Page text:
A day after thousands of Hong Kong protesters demanded the resignation of the city’s chief executive over allegations he accepted favors from businessmen, officials defended a review of conflict of interest rules.
“It is of crucial importance for the public to have full confidence in the system,” Andrew Kwok-nang Li, chairman of a government committee set up to review the regulations, said according to a transcript. “We need a good system. It is only with a good system that we can uphold the dignity and the honor of these high public offices.”
The government review comes amid allegations Donald Tsang, the city’s chief executive who will retire in four months after six years in office, accepted favors from businessmen. Hong Kong’s anti-corruption bureau has begun its first-ever probe into a chief executive, investigating overseas trips that Tsang took on luxury yachts and private jets from local business people.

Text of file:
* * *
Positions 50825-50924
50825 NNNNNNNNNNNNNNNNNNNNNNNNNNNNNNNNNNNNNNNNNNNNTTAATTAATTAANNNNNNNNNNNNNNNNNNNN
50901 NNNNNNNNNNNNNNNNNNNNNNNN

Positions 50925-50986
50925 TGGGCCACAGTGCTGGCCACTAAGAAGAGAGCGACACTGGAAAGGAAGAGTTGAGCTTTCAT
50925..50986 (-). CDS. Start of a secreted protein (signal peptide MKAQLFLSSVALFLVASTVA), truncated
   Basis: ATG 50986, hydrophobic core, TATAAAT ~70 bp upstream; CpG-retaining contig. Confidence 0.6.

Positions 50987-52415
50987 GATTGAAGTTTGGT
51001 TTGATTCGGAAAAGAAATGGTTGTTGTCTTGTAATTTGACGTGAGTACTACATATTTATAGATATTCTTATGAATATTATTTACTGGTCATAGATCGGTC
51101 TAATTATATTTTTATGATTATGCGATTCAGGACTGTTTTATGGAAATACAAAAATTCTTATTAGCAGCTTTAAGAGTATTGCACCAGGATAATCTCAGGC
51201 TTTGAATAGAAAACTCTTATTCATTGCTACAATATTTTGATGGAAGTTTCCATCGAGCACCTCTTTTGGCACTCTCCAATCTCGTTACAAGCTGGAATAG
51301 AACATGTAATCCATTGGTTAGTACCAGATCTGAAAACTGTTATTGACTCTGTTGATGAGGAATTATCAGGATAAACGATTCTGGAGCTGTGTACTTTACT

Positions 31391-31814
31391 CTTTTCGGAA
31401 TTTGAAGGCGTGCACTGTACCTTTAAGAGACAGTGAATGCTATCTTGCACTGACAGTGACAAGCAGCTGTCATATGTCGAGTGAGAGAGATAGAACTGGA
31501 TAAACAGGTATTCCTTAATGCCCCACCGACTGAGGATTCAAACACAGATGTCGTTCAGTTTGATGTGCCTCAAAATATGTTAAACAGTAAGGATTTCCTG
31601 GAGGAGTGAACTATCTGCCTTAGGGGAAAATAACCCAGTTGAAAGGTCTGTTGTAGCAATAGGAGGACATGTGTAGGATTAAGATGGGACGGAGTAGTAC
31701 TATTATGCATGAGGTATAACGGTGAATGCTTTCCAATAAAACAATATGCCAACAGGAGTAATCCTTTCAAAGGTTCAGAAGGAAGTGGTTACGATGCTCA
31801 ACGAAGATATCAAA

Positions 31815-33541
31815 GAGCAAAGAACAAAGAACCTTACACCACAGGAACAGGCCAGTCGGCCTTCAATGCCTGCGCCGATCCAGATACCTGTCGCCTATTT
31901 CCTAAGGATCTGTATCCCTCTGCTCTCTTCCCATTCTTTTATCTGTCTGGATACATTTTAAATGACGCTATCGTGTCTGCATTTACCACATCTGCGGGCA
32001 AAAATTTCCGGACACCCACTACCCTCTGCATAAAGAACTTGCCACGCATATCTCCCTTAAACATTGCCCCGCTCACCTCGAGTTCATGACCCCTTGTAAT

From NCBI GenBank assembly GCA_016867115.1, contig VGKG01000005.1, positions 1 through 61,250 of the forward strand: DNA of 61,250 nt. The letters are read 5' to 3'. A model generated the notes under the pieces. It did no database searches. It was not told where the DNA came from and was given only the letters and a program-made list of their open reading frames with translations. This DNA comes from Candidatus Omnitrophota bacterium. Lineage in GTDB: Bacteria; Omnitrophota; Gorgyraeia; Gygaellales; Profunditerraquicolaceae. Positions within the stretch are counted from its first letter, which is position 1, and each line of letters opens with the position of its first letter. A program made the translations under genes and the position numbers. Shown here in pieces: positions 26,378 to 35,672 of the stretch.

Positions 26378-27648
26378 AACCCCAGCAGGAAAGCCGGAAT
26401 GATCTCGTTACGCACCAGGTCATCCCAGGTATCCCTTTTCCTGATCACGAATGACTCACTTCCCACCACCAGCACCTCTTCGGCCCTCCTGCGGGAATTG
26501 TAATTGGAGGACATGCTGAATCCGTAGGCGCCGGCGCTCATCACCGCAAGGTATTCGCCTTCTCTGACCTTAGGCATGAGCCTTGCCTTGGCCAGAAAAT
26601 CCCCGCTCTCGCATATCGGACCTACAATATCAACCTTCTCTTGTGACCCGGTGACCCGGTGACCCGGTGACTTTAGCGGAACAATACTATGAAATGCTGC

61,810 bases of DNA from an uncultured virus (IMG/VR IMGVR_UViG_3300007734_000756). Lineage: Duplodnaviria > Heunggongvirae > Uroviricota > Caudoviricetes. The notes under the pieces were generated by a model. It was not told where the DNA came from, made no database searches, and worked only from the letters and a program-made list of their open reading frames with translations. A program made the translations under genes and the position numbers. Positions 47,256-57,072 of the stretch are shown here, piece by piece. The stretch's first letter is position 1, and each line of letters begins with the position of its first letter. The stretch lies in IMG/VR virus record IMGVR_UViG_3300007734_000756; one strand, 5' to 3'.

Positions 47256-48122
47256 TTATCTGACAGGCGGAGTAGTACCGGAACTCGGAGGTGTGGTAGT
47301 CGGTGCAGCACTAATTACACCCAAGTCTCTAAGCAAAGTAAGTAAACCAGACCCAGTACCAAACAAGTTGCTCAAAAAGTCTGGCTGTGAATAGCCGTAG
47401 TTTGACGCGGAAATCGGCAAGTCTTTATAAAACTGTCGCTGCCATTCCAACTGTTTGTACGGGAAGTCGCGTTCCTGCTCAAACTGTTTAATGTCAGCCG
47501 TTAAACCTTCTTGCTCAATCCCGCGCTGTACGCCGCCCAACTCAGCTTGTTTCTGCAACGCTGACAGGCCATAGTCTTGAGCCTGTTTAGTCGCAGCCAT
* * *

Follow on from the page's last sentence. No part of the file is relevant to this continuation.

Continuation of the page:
Hong Kong is in the middle of a campaign to replace the leader March 25 when a 1,200-member election committee chooses from three candidates.
“We are an independent committee,” Li said. “We operate independently. Our responsibility is to review the present system and suggest improvements to the present system.”